MUMBAI: India’s potential weightage in the global bonds indices, including those of Bloomberg-Barclays and JP Morgan, could be in a wide range of 0.3 to 10 percentage points as the quantum of outstanding securities eligible for unlimited purchases by overseas funds breaches the $200-billion threshold.
Bonds foreign portfolio investors (FPIs) could purchase under the Fully Accessible Route (FAR) are now at about $203 billion (outstanding value) in 14 different tenors, show data from the Clearing Corporation of India (CCIL India). Maturities of those securities range from 2024 to 2050.
“This is a significantly large market available for foreign investors to participate in and that too without any investment restrictions,” said B. Prasanna, Group Head – Global Markets, ICICI Bank. “That’s why we believe that global bond index providers, like JPM and Bloomberg-Barclays, will find it very difficult to ignore this market for long.”
India’s likely inclusion in global bond indices is likely to draw as much as $250 billion of inflows over the next decade and reduce the cost of borrowing by as much as 50 basis points for the government, forecasts Morgan Stanley.
Of course, the weightings will be linked to what is included in the consideration set.
“If, for example, only the FAR securities were to be included in the JPM Emerging Markets Bond Index, India would hit the 10 per cent weightage cap in the index,” he said.
For the Bloomberg-Barclays index, it is estimated to be around 0.3 per cent.
India could be included either in both the indices or in one of the two.
New Delhi is said to be in talks with both the index providers. FAR securities are likely to quality for the bond index.
“FAR eligible securities, at around 18 per cent of outstanding sovereign bonds currently, are still large enough in comparison to many other countries in the indices,” said Abhay Gupta, a Singapore-based analyst from BofA Securities.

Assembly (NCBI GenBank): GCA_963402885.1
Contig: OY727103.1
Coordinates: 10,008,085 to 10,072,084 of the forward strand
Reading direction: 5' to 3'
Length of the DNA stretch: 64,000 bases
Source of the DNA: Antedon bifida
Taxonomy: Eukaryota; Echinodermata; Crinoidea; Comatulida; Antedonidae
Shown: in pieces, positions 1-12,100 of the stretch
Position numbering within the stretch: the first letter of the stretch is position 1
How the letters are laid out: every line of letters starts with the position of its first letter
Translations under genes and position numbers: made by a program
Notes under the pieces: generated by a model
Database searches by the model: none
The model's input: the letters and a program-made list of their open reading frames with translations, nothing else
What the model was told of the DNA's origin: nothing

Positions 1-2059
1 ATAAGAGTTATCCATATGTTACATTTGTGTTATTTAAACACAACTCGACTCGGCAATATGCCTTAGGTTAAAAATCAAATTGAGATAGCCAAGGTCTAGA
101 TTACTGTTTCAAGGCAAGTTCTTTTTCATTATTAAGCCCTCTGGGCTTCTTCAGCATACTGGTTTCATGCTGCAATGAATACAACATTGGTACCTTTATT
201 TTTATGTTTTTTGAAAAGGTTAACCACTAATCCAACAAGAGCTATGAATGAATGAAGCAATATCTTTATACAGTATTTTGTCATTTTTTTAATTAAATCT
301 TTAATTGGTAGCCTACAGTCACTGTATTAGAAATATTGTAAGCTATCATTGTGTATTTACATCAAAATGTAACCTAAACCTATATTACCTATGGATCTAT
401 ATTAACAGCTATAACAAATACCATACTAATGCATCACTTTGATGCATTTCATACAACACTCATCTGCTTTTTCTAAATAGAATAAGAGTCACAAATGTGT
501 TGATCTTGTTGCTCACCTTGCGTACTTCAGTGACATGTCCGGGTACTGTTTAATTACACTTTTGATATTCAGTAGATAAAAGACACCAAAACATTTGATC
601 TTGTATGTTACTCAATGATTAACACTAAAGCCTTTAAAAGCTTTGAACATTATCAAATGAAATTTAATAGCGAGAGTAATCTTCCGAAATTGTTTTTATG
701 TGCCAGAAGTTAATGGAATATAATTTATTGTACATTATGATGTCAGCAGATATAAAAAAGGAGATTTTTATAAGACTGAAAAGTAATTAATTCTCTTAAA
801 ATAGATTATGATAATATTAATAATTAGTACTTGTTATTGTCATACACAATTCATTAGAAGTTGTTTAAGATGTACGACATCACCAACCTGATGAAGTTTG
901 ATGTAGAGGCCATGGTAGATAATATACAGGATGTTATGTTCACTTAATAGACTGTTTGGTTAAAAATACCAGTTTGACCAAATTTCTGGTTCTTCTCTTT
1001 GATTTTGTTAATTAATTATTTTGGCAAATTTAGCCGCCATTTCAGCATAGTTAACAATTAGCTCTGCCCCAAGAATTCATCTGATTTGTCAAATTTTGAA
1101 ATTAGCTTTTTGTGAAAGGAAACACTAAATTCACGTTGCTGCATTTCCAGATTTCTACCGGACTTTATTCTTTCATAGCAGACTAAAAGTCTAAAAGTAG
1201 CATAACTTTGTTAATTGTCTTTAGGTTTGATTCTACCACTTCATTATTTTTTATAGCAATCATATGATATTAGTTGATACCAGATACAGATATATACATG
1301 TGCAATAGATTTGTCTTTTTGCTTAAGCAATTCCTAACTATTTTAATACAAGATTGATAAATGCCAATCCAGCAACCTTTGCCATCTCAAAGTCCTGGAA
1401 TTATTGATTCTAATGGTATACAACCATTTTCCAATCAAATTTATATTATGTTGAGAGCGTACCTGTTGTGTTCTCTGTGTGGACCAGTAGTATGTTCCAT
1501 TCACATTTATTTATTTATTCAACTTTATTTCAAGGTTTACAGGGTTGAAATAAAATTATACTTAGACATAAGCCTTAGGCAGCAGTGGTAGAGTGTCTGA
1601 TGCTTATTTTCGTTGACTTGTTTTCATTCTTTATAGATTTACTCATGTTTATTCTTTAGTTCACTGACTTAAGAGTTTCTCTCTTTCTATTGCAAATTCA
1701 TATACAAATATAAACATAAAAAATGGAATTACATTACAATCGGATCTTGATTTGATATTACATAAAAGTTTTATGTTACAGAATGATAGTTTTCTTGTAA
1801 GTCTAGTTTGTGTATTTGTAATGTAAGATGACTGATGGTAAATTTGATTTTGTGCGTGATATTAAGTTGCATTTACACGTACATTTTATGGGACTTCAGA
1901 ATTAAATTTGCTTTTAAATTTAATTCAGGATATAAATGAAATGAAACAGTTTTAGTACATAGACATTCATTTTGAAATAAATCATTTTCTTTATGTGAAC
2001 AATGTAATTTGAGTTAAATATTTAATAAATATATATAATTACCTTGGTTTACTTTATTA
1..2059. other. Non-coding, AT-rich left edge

“The outstanding amount is increasing rapidly. It would increase further by likely another $25-50 billion by the time actual index inclusion begins,” he said.
India would likely get a weight of the maximum allowed 10 per cent in JPM GBI-EM GD, translating into around $ 22-25 billion, according to BofA Securities. An estimated $7-8 billion could flow in, if Indian government bonds get close to 0.35 per cent weight (based on market capitalization) on inclusion in the Bloomberg Global Aggregate index.
The authorities are currently engaged in resolving matters such as waivers of capital gain taxes or even coupon payments. Negotiations are on with EuroClear for settlement of Indian bonds.
“Higher outstanding stock will help India get better weightage in global bond indices,” said Ananth Narayan, associate professor at S P Jain Institute of Management & Research. “Only FAR securities are likely to be considered for index inclusion, not the entire outstanding stock of sovereign securities. Index administrators prefer unfettered access for portfolio investors in individual securities.”
On offshore transactions between two non-residents via EuroClear where the Indian government would not get visibility, a popular suggestion goes in favour of exempting tax for all such transactions.
“Corporate will far outweigh the costs borne by the government in foregone potential tax revenues,” said Gupta.